Did a New Stadium Cause the Downfall of Darlington F.C.?

Alethea Smartt · Profile
Did a New Stadium Cause the Downfall of Darlington F.C.?

‘Build it and they will come?’ Not even a new 25,000-seat state-of-the-art stadium could save cash-strapped Darlington FC from being expelled from the English Football Association.

outside view of Darlington Arena

The Reynolds Arena, since called Darlington Arena and now Northern Echo Arena. (Image: Peter Robinson)

History of Darlington F.C.

The club was founded in 1883 in Darling, County Durham, England. The Quakers have spent much of their existence in the lower tiers of English football, and claimed team trophies in the Football Conference (now National League) in 1990, and then in the Fourth Division (1991) over the last 30 years.

Following a turbulent decade of failing to pay debts and entering administration multiple times, and while enduring many ownership changes and relegations, the club was expelled from the Football Association in 2012. A phoenix club, Darlington 1883, was quickly put into its place, but that place was the ninth tier of English football, the Northern League Division One.

The newly formed club went on to earn two straight promotions and, after paying off all debts incurred under the previous owners, the FA approved the club’s request to change the name back to Darlington F.C. in April 2017.

Darlington have played the last five campaigns in the National League North (the sixth tier of English football), finishing 19th in the 2021-21 campaign.

Darlington with the FA Trophy inside Wembley Stadium

Darlington players celebrate their 2011 FA Trophy victory at Wembley Stadium. (Image: Alasdairaph, CC BY-SA 3.0, via Wikimedia Commons)

Darlington F.C. Stadium and George Reynolds

With a highly debated $300m pounds of net wealth coming mainly from his kitchen counters business, George Reynolds bought Darlington Football Club prior to the 1999-2000 season. While the new chairman immediately paid off the club’s debts, he also laid out plans for a new £20 million stadium.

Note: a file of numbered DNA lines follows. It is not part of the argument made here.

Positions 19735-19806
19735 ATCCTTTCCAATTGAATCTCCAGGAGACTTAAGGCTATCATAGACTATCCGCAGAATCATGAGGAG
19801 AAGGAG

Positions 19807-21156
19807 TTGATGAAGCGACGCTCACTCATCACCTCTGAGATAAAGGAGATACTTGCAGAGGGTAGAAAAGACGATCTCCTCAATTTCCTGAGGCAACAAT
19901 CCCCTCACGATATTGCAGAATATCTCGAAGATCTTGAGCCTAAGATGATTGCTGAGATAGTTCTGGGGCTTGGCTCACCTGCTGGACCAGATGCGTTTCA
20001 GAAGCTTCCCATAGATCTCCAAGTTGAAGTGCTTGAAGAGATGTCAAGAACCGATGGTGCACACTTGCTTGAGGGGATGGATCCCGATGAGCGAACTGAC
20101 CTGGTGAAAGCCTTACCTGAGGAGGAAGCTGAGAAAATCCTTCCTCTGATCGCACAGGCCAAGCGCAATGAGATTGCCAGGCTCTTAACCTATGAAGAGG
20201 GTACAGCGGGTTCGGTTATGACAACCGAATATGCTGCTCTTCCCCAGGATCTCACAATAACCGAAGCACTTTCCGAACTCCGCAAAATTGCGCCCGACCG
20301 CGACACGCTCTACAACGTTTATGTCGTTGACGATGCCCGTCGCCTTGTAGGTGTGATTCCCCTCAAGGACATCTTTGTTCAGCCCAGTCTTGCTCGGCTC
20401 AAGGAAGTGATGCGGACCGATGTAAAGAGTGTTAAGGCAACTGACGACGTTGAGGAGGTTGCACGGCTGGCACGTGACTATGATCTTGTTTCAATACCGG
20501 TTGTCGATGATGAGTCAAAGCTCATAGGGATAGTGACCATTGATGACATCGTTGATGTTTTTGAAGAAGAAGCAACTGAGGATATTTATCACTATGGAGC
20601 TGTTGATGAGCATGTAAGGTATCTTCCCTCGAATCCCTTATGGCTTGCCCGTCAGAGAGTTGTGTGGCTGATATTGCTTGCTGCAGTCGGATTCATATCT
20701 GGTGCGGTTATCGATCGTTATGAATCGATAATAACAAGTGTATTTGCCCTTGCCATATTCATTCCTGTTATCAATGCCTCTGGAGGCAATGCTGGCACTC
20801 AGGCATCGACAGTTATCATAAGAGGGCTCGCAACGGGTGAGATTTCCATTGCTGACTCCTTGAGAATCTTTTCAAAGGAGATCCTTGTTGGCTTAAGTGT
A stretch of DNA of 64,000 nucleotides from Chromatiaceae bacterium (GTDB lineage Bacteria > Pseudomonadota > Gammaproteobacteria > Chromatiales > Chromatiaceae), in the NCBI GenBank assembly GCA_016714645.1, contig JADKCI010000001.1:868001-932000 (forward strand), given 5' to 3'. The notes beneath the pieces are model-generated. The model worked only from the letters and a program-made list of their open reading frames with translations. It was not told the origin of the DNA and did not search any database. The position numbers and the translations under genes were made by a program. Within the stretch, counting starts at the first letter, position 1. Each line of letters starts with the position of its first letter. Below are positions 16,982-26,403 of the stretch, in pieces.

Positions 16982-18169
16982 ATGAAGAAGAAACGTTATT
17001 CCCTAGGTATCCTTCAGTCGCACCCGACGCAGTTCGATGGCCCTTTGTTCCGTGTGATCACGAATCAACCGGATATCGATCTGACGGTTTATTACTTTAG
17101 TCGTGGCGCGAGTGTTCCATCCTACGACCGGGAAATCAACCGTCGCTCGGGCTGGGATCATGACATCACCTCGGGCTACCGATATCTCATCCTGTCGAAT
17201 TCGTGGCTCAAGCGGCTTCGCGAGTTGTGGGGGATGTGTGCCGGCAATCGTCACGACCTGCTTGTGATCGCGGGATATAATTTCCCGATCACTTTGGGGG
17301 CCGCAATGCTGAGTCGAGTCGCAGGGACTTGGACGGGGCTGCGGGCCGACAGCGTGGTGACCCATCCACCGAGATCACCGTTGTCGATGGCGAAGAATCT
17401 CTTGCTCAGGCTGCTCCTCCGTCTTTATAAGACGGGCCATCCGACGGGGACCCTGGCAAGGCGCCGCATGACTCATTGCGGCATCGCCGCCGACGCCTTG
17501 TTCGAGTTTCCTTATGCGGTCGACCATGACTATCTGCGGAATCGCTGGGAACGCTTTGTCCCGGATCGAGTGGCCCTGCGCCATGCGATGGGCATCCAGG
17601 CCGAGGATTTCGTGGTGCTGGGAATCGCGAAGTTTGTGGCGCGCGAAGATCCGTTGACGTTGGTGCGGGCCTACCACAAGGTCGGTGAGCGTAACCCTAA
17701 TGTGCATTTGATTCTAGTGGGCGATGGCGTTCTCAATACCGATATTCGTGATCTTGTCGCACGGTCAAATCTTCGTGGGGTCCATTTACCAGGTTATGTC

Feethams Ground had been the home of amateur football games since 1860. The Quakers started playing there in 1883. As the stadium was in poor condition with a water-logged pitch, Reynolds’ solution was to build a new 25,000-seat stadium, with the ambition of getting Darlington to the Premier League.

Yet Darlington had just 2,800 season ticket holders at Feethams Ground the season before they moved into the new stadium.

The former home of Darlington F.C.

This was what Feethams Ground looked like two years after Darlington left. (Image: Mark Harrington)

Construction progressed, and on August 15, 2003, Reynolds Arena was opened. However, with limited parking and poor public transportation to the venue, plus attendance restrictions due to local planning regulations, there was never an expection of capacity crowds.

For the 2003-04 campaign, Darlington earned an 18th place finish in the league standings and average attendance was just 5,023.

To make things worse, Reynolds had to take out a £4 million pound loan to cover the final cost of the stadium. The club was once again forced into administration and Reynolds ultimately resigned in January 2004. He was later arrested on suspicion of money laundering, and served time in prison for tax evasion.

The stadium was eventually sold to the Darlington Rugby Club, and the Quakers no longer play their home games in the venue. Ironically, Darlington are ineligible to earn promotion to the next tier of English football because their current ground does not meet National League standards.

This video chronicles the whole ordeal with George Reynolds as Darlington’s then-owner:

Written By Alethea Smartt

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